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Rangers to disclose kit sales after Hummel sues

Ibrox, Rangers (DBG)
Court order: Rangers (pic: Terry Murden)

Rangers have been ordered to reveal how much they have made from kit sales after being sued by former supplier Hummel for £9.5 million.

Elite Sportswear, the Danish firm behind the kit manufacturer, launched proceedings at the Court of Session in Edinburgh with the compensation claim for lost sales.

It is understood the claim relates to shops on Argyle Street in Glasgow and in Belfast, as well as online.

The case comes in the wake of Rangers signing a £20m five-year deal with the Andy Murray-backed sportswear clothing company Castore in May 2020.

Lawyers for Elite say this breached a contract signed in 2018 which allowed Hummel to supply kits to the Glasgow club.

Elite’s case arises from a separate legal dispute involving Rangers and Sports Direct, which was then owned by Mike Ashley. Lawyers for Sports Direct went to the High Court in London wanting an injunction to stop the deal between Elite and Rangers from going ahead.

In October 2018 it was ruled Rangers breached the terms of an agreement made with a company in the Sports Direct group. In that judgment Mr Justice Teare ruled the club made a new deal with Elite Sports Ltd, thought to be worth £10m, without giving Sports Direct a chance to match it.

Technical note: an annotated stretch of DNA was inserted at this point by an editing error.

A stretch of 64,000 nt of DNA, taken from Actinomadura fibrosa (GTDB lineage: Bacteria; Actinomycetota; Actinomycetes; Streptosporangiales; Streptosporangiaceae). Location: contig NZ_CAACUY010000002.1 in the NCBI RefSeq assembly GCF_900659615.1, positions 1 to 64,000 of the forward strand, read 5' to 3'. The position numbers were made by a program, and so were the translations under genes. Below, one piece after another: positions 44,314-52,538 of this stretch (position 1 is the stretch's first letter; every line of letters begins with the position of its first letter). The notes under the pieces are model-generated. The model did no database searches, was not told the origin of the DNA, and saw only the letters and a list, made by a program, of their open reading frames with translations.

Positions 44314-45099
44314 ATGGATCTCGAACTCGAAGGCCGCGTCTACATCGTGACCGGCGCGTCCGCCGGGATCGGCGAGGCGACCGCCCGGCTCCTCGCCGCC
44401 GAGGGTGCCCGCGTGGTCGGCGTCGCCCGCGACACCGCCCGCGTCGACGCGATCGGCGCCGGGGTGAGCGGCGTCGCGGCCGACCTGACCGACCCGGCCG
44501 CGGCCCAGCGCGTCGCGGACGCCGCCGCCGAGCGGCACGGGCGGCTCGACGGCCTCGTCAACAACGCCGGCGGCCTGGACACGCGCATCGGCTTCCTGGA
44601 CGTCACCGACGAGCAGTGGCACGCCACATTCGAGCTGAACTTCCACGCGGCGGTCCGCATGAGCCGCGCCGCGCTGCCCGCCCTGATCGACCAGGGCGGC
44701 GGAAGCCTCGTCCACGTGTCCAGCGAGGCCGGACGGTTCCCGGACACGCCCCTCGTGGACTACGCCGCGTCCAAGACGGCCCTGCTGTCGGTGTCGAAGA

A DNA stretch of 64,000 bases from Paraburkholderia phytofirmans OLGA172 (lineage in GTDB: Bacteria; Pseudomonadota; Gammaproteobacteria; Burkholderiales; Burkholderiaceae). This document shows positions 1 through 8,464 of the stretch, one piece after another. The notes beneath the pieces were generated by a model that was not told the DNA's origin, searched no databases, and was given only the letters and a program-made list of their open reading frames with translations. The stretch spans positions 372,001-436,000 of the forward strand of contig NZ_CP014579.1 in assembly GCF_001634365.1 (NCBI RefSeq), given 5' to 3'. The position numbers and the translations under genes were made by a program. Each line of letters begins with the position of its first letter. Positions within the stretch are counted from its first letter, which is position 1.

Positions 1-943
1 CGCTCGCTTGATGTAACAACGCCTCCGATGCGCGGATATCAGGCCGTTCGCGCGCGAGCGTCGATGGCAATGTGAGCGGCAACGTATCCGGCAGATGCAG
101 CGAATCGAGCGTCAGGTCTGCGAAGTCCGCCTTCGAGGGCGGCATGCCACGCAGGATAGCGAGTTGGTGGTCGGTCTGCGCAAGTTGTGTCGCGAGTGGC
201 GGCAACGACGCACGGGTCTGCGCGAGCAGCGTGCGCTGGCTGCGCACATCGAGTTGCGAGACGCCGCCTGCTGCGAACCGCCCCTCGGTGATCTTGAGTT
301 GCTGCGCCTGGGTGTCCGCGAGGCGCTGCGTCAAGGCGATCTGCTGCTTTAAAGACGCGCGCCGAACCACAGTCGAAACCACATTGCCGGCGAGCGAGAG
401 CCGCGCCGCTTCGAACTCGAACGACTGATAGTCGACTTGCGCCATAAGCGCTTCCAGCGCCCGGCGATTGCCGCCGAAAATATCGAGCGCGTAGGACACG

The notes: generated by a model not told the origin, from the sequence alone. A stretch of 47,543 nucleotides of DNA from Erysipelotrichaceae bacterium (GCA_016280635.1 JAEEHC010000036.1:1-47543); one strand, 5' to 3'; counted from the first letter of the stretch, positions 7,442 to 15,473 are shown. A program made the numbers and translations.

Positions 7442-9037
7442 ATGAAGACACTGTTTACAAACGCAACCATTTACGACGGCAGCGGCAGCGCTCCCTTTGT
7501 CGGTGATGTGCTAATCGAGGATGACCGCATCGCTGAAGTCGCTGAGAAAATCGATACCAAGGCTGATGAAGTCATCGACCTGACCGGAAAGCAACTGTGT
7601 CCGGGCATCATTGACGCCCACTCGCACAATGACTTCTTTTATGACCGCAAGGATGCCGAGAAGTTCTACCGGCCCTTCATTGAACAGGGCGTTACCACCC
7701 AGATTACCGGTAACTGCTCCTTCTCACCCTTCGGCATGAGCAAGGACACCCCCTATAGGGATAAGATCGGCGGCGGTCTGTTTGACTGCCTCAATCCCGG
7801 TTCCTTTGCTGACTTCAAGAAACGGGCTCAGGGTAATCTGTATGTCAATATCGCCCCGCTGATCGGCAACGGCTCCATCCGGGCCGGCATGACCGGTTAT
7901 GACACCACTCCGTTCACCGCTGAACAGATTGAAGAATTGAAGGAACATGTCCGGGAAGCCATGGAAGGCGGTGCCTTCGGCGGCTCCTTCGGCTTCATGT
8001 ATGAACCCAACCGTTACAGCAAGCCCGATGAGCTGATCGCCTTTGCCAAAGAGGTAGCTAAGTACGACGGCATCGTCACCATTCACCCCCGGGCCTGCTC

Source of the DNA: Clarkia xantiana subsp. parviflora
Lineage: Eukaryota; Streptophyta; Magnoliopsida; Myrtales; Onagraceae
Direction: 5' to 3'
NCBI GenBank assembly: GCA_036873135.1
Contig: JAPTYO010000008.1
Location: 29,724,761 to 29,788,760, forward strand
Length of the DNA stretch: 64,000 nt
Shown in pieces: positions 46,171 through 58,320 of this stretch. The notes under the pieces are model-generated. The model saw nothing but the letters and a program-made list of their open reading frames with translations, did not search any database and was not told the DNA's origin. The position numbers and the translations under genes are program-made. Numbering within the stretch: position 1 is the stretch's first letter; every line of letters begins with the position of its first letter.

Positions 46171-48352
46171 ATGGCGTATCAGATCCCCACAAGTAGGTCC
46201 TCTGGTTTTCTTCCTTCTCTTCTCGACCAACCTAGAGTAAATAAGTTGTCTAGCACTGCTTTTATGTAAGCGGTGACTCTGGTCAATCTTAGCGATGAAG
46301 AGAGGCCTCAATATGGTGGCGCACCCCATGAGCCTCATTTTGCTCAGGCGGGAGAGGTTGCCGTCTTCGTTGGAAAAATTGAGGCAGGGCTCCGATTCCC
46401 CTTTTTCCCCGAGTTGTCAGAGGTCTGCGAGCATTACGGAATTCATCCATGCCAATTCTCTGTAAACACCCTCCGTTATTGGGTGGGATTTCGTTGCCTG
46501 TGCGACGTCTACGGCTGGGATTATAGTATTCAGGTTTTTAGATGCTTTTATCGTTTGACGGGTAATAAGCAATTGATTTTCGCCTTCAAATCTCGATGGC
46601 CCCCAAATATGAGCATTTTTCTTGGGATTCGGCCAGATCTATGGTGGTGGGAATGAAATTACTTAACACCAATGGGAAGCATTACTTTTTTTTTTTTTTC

Despite that, Rangers entered into a new deal with Castore.

David Thomson KC told Lord Braid: “In September 2018 the parties entered into a contract for Elite Sports to supply Hummel kits and replica kits and had worldwide rights to distribute Rangers-related products.

“The decision in London by Mr Justice Teare in October 2018 resulted in the business not performing its obligations as part of the contract.

“It is clear to me that Rangers entered into this contract and have failed to perform.

“We are seeking loss of profit suffered by the pursuer for season 2018/19, 20/21 and up to and including September 2023.

“It is the pursuer’s case that the rug was effectively pulled from under them. It is clear that Rangers entered into an agreement which they didn’t perform.

“The amount being sought is currently based on an estimation of sales. If the relevant figures are produced it will allow the claim to be more specific.

“I would ask the court to allow my motion for commission of diligence.”

Gavin MacColl KC for Rangers argued against the motion, asking Lord Braid not to grant permission for the Castore sales figures to be released as the nature of the deals was different.

Lord Braid ruled that Rangers must disclose their figures, saying: “I accept Mr Thomson’s submission that it is relevant to look at what the market was and the sales figures for Castore.”

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